That lifelike pooch is one of many comic details of Windsor mythology brilliantly woven into this entertaining and beautifully rendered production, which New Adventures, the group led by British choreographer Bourne, performs at the Kennedy Center through Jan. 26. This run is part of a revival tour. Unbelievably, it’s been a quarter-century since Bourne first tore the tutus off the “Swan Lake” tradition.
It’s no exaggeration to say that Bourne stunned audiences in 1995 with this interpretation. It hinges on a devastating, poignant view of a sensitive prince, modeled on a young Prince Charles, and his strained relationship with his ice-cold mum. In what felt decidedly edgy and transgressive then, the prince falls in love with a man — that is, a male swan, or rather, a half-man/half-swan, who’s half-dressed and smoking hot. He leads a flock of similarly well-sculpted male dancers who thunder and slice across the stage — you can hear their breath heaving — like a gang in feathered breeches.
Obviously, this isn’t your typical “Swan Lake.” The ladies wear cocktail dresses and kitten heels. The only ones in pointe shoes are those romping through a brief, exaggerated dance-within-a-dance that spoofs old-fashioned ballets. The action moves from the palace to a posh theater to a dive bar, where the grinding is deliriously rude. At one point a ringing cellphone shatters the quiet (on purpose).
Yet with all of its updates, Bourne’s production is at essence quite a pure creation. It is faithful to its 19th-century source. Its great strength is the way the contemporary setting and characters refresh themes that will forever feel true. You know the ones: The heart wants what the heart wants. Forbidden romance can bloom in the face of evil, but it won’t be easy.
Society stinks. Love prevails — at a cost.
Structurally, this “Swan Lake” is entirely through-choreographed, often comically (trust me, the royal deodorant-spritzing has never been so elegantly orchestrated). It relies on musical phrasing, fine-drawn physical expression and the unique properties of dance to communicate the story and emotions with exceptional clarity.
The New Adventures dancers are aces all around, particularly James Lovell as the prince, with his beautifully arching leaps and adolescent adorability when he encounters the swan at a city park, just past the trash can. Max Westwell brings an appealing mix of protectiveness and danger to the double role of the swan and the stranger, who arrives at the royal ball in leather pants and seduces everyone there, including the queen. This was a standout moment for Nicole Kabrera, as a queen with a believable fire under her hard shell. As the prince’s girlfriend, Katrina Lyndon added panache and considerable style to a one-dimensional role.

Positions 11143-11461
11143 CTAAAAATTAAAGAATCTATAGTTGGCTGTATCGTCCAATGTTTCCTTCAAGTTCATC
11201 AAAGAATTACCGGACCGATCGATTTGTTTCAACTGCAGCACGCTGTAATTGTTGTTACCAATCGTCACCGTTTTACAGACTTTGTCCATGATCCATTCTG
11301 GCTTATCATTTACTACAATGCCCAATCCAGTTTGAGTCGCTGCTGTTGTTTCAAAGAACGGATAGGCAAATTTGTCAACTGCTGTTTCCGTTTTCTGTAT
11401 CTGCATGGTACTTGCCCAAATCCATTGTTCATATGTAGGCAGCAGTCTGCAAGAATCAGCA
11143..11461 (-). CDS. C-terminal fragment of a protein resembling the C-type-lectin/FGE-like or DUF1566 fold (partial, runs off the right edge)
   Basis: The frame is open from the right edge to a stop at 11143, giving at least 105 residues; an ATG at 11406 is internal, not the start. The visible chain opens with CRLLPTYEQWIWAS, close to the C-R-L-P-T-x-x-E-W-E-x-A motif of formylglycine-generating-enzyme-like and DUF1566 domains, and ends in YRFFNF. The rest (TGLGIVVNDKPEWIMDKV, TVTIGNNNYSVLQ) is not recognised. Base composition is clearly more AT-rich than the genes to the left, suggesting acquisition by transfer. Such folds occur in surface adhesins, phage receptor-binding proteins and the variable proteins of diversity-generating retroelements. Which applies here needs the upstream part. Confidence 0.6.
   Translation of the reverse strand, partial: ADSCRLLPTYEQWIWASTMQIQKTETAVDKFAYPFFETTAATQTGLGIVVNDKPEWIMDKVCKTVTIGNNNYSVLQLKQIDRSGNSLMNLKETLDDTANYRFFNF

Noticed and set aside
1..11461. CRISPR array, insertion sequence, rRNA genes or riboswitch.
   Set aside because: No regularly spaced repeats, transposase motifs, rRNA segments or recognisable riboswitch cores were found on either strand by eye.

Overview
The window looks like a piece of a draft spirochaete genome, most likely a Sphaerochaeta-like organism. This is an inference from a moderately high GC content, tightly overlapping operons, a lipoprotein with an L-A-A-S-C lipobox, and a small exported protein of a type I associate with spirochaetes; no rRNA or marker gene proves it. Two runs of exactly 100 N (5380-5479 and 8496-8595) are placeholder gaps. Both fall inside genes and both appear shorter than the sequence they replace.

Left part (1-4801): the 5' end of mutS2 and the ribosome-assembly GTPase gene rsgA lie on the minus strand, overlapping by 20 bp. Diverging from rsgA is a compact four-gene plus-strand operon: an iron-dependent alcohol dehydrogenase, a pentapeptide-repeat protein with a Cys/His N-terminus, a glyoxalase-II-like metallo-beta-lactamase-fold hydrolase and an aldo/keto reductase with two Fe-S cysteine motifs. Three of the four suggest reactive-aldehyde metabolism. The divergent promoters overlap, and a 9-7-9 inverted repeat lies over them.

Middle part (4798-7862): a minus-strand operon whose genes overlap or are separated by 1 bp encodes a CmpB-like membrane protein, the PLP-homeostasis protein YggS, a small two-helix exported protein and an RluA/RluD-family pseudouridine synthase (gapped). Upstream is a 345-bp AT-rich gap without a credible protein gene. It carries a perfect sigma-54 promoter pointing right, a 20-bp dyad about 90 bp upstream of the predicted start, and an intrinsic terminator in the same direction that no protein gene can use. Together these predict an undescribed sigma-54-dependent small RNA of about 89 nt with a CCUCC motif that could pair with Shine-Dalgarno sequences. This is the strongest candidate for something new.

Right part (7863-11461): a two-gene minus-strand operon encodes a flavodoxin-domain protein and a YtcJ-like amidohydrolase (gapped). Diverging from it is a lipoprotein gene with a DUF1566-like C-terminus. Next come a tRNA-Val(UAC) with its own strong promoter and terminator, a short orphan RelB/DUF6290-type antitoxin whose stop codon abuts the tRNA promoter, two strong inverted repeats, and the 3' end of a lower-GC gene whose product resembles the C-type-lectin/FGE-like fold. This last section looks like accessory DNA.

The more familiar you are with the ballet, the more you’ll appreciate how cleverly Bourne fits his narrative to the dramatic swings of Tchaikovsky’s music (which is recorded, not live), and how neatly his over-the-top characters echo the spirit of the original. For this revival, Bourne has added a few elements (like that cellphone) and some new choreography. Yet getting a whole group to dance for an extended passage is not his strength, and certain scenes feel too long — the ball, for instance, and the battle of the swans in the prince’s bedroom.
Perhaps Bourne’s greatest gift is timing, what with the palace intrigue that prompted Megxit and the popularity of Netflix’s “The Crown.” For many, that show will offer more backstory than the original ballet; it’s almost a companion piece, for this production and the series take a similar point of view. At the beginning of Bourne’s “Swan Lake,” the queen enters her son’s bedroom after he wakes in a state from a dream. He reaches out to his mum for consolation, and the way she turns coldly away reminded me of Olivia Colman’s portrayal of the queen in “The Crown” and her son’s pain. He searches her out in one episode only to have her deliver the frosty admonition that he needs to swallow his troubles and get over himself.
A purely fictional scene, undoubtedly, but 25 years ago a similar belief about their bond found its way onstage, and here it is again. Sometimes the coldest winds aren’t found outside. They’re blowing in the bedroom.
Matthew Bourne’s “Swan Lake,” performed with cast changes through Jan. 26 at the Kennedy Center Opera House. $29-$109. 202-467-4600. kennedy-center.org.